By far the easiest way to test your PC audio for clicks and pops is to use a 10kHz sine wave test signal at full digital level, which you can create in most audio editors including Wavelab, Sound Forge, and Cool Edit Pro. Either create a file several minutes long or loop a shorter one, and then play this back using your audio application. Since each 10kHz cycle will only use a couple of samples at 44.1kHz, even a glitch one sample long should be clearly audible as a 'tick', and I've yet to review any USB audio peripheral that can pass this playback test.
Once you're happy that your sequencer and soundcard can play back the test signal with no problems, try recording it back through an analogue input on your soundcard to check for glitching during recording. If your soundcard has S/PDIF or AES‑EBU digital I/O you can also try transferring the signal to and from a DAT recorder to check that no bits get lost en route.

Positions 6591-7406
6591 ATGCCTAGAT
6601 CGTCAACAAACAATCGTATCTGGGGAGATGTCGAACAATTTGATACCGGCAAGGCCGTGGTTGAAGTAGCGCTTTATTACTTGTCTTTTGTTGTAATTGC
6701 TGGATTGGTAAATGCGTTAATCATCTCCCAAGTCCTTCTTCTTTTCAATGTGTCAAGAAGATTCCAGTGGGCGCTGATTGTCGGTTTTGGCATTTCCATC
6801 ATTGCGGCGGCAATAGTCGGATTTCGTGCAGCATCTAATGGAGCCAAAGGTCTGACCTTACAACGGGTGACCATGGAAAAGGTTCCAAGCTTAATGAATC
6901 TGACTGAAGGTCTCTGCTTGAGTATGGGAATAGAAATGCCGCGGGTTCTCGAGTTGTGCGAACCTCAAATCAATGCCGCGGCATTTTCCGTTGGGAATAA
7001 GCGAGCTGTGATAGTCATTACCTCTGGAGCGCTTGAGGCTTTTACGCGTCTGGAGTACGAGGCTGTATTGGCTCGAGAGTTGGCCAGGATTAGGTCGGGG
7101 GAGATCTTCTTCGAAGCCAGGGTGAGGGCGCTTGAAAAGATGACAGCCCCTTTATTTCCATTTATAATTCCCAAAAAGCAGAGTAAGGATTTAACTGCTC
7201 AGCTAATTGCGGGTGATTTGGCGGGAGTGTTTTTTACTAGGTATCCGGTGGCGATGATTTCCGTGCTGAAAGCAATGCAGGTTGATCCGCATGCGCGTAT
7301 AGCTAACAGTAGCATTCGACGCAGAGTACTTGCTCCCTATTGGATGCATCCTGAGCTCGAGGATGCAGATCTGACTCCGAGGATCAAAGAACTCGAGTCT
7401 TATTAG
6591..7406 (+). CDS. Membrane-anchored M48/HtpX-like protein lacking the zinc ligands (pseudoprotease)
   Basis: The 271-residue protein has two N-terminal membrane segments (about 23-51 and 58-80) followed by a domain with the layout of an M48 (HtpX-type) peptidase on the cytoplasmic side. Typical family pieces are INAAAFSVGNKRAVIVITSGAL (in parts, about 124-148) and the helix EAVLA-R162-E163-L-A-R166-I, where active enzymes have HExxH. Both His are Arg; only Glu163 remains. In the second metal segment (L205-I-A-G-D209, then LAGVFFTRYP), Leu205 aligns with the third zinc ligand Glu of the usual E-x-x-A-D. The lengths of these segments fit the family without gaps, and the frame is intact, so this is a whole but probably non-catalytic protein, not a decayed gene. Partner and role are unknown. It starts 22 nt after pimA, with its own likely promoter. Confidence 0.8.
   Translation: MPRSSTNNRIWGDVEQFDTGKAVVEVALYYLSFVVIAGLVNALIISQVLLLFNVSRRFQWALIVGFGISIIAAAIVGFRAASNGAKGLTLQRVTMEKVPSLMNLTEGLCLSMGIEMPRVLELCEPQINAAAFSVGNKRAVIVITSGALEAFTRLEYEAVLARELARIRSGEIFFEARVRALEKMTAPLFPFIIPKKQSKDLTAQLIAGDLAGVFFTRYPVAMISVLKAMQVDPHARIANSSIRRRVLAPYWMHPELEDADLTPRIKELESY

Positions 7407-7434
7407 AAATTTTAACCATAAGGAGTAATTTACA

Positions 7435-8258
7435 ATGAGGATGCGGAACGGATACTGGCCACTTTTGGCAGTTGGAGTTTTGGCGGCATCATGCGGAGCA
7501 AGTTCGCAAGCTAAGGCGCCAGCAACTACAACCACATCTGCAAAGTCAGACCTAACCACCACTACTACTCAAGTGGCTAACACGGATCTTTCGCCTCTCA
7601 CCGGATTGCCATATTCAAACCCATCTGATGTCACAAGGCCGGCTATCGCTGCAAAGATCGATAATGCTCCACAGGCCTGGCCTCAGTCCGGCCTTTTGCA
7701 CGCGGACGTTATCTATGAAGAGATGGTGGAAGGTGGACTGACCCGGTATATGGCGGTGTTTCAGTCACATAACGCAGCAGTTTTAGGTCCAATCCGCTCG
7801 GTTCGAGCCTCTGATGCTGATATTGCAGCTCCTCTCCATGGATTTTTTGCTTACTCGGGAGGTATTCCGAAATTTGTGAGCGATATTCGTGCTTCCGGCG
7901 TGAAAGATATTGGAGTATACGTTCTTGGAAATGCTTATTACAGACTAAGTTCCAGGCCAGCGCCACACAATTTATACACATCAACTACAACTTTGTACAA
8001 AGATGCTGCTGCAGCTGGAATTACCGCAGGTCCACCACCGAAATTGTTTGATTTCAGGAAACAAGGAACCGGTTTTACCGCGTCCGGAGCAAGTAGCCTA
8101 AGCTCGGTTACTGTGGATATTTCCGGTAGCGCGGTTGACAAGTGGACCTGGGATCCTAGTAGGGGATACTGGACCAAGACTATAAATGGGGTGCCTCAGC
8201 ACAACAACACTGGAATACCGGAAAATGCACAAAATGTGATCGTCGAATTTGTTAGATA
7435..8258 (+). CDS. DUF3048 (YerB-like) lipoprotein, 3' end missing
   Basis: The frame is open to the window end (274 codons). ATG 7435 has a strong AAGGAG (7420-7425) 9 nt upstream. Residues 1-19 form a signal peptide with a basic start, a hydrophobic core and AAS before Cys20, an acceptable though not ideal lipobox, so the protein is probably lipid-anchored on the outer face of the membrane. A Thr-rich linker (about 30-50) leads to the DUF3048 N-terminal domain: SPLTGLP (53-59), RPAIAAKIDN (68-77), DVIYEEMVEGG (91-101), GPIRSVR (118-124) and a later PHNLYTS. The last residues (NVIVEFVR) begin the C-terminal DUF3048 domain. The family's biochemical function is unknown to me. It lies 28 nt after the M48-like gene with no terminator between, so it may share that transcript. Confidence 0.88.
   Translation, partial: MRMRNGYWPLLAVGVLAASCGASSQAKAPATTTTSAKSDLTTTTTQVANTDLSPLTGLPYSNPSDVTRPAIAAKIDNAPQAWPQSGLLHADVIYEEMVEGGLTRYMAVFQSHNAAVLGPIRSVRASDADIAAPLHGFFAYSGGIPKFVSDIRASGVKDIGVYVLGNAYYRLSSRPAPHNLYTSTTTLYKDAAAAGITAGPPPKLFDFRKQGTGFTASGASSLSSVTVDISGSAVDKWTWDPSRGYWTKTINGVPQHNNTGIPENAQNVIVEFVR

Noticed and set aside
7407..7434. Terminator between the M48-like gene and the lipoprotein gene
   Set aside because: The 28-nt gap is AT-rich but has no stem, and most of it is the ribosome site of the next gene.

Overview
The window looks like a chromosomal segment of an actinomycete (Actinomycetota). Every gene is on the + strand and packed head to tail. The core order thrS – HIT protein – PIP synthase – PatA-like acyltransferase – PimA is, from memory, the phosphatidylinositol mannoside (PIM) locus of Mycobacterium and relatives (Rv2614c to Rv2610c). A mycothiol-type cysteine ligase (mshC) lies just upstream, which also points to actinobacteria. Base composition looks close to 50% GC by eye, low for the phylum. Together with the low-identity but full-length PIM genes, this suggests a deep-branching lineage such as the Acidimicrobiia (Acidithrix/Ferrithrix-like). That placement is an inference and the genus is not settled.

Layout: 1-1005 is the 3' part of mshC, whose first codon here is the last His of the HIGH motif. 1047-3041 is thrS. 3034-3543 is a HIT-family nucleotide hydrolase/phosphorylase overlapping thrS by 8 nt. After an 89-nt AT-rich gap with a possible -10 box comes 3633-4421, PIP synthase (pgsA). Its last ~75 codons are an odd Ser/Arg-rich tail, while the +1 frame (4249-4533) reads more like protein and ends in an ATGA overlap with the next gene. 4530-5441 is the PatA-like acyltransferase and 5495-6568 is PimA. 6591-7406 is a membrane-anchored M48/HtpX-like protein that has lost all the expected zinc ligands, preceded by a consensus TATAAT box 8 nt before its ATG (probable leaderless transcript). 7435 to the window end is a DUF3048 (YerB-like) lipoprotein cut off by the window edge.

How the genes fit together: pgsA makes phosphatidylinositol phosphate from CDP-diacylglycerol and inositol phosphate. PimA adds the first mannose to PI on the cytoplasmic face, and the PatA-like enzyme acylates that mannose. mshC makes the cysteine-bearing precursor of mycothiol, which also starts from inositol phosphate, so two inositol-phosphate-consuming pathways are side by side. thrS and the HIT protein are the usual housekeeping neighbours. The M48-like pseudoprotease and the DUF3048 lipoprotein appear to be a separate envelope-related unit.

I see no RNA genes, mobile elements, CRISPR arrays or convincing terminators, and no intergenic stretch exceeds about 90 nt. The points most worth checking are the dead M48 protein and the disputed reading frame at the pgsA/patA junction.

To test for short‑term MIDI timing problems, create a quantised MIDI part containing continuous hi‑hats on every 16th note (ie. four to each beat). Copy this part to a second MIDI track, and then allocate one track to a VST Instrument like Steinberg's LM9, and the other to one of your external MIDI synths. Now pan the VST Instrument hard left, and the MIDI synth hard right, and play the song back at 120bpm, so that each beat should be exactly 125mS apart. Next, record the two signals into a stereo audio track. The sample‑accurate VST Instrument will appear on the left channel, while any timing discrepancy on your MIDI synth will show up as beats in the right channel ahead or behind those of the left. Don't forget that there will be a largely fixed delay of a few milliseconds with all MIDI synths — it's the variation in timing between each beat that's important here. Of course the results will depend on how many tracks there are running on your songs, and how many synths and MIDI ports you are using. For a real‑world test, add these two tracks to a complex song, and then turn down the volume of all the other synths but leave their MIDI data active, to see how bad the timing of the external MIDI synth gets under stress.